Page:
Beijing 'to cut taxes' in boost to spending
National Development and Reform Commission working on fresh stimulus package
The central government is poised to announce a raft of policies to boost consumption and head off a looming economic slowdown.
The National Development and Reform Commission was working on a stimulus package that would raise the taxable income threshold and increase salaries for state workers, the mainland-based Economic Observer quoted unidentified sources as saying. It was not clear how much the package would cost, but it also includes reductions in the fees for several public services, including telecommunications and parking fees.
The report quoted an official from the NDRC, the mainland's top economic planning agency, as saying the package comprised entirely new measures from ones Beijing has already announced. It had been revised several times by the State Council, and details could be made public at a top Communist Party economic work meeting as early as the beginning of next month.
The package comes two weeks after Beijing announced 4 trillion yuan (HK$4.5 trillion) in new spending over the next two years to counter the sharp economic slowdown amid the global financial crisis. A large portion of the spending will go to big infrastructure projects in railways, agriculture and housing development.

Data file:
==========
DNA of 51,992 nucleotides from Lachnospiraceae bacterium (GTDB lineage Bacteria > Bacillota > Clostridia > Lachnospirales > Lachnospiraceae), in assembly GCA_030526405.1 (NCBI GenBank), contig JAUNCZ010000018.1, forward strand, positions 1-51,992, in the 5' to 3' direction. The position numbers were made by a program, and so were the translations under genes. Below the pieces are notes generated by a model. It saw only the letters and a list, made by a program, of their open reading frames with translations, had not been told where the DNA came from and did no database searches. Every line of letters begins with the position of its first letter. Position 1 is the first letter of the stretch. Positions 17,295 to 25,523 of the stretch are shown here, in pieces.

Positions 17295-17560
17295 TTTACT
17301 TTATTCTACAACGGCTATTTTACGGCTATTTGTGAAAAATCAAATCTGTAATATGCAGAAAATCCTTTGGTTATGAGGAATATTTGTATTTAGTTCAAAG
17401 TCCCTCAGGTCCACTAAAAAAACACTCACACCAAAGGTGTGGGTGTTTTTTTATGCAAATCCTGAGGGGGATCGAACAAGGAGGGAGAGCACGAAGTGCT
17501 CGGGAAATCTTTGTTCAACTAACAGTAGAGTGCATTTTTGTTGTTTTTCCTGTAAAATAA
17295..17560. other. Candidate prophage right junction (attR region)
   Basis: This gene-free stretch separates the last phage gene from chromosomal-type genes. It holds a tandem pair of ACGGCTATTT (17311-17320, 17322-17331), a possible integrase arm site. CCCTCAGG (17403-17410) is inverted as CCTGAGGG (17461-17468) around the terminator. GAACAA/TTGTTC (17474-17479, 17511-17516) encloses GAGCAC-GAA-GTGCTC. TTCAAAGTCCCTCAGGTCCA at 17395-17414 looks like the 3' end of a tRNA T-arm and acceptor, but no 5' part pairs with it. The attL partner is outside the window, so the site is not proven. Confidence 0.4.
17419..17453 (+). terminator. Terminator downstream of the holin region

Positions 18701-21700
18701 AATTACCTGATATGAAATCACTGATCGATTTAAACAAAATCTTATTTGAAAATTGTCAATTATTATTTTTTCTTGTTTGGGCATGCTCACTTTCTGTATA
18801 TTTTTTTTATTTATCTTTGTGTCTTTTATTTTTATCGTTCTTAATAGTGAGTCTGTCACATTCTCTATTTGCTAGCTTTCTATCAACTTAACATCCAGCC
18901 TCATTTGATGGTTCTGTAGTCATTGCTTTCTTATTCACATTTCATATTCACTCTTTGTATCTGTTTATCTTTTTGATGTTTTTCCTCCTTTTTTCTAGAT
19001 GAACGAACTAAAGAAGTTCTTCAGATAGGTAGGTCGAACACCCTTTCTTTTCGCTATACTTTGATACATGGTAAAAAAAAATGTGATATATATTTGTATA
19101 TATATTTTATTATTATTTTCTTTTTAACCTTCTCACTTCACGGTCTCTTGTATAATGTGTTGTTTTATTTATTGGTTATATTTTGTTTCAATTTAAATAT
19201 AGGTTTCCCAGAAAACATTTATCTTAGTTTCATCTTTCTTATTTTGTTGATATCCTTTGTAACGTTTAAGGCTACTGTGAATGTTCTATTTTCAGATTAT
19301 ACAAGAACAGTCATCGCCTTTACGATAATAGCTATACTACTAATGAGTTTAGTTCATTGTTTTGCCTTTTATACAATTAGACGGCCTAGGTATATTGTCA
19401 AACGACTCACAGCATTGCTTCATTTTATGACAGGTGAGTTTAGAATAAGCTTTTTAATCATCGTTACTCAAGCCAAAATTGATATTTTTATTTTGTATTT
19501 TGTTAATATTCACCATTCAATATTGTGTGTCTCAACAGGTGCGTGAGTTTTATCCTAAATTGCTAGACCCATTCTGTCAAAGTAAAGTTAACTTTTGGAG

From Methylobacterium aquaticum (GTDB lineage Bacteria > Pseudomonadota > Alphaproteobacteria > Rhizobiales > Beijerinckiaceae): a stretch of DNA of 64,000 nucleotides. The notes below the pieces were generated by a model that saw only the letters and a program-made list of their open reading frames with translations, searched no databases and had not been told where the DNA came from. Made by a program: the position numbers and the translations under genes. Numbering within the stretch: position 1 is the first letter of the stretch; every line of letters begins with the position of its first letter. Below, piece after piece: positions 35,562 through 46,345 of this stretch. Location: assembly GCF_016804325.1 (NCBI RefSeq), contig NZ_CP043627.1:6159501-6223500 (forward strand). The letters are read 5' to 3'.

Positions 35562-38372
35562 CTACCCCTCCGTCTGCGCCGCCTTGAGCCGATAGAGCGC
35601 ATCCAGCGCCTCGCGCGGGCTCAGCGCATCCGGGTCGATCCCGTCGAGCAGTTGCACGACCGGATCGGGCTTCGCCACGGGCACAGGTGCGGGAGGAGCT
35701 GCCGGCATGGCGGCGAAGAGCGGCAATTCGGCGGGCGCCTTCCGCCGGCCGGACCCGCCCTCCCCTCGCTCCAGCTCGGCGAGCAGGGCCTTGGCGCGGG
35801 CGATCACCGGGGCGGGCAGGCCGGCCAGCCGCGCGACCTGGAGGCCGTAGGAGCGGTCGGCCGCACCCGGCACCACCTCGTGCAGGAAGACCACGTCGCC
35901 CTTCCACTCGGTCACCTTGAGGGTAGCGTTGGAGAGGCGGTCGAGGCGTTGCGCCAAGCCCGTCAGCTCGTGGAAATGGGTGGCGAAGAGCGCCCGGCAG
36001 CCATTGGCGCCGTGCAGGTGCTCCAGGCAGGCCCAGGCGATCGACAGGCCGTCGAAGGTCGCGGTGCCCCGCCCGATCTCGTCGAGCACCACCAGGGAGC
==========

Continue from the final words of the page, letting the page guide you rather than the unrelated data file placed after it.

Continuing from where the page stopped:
Official statistics showed that industrial output growth slowed to 8.2 per cent last month, the lowest level in seven years. Fiscal revenue dropped 0.3 per cent from October last year, the first decline in 12 years.
Although the central government has said it is committed to improving social welfare through offering better health care and giving people higher incomes, it has stopped short of offering details.
Despite its economic development over the past three decades, China is lagging behind other developing countries such as India and Thailand in social welfare spending. The central government has been allocating about 11 per cent of its total fiscal spending to social welfare programmes in recent years, far below the level of 30 per cent to 50 per cent for many developed countries.
Due to a lack of social security and rising living costs, mainlanders have been notorious savers because they can be suddenly faced with large bills for expensive medical services and education.
The new stimulus initiative will also raise the subsistence allowance for the poor and the housing allowance to give more people access to the housing market.
However, Tang Xiujuan , an associate professor from Guangzhou University, said the draft package would have a limited effect on boosting consumption by lowincome families and those working in the private sector.
Professor Tang noted that groups including civil servants and those working at some state-owned companies would stand to benefit from the package.
'But for many others, it will come down to the nature of the places they work at or how much money their company makes to dictate if they can have a pay rise or more housing allowance,' she added.
Professor Tang said the government should work out a more specific set of policies that targeted each group of people to boost overall consumption.
Other analysts said the package would go some way to cutting the country's dependence on the world market for growth, but worried it would further strain the country's fiscal outlook, which has been taking a beating from falling exports.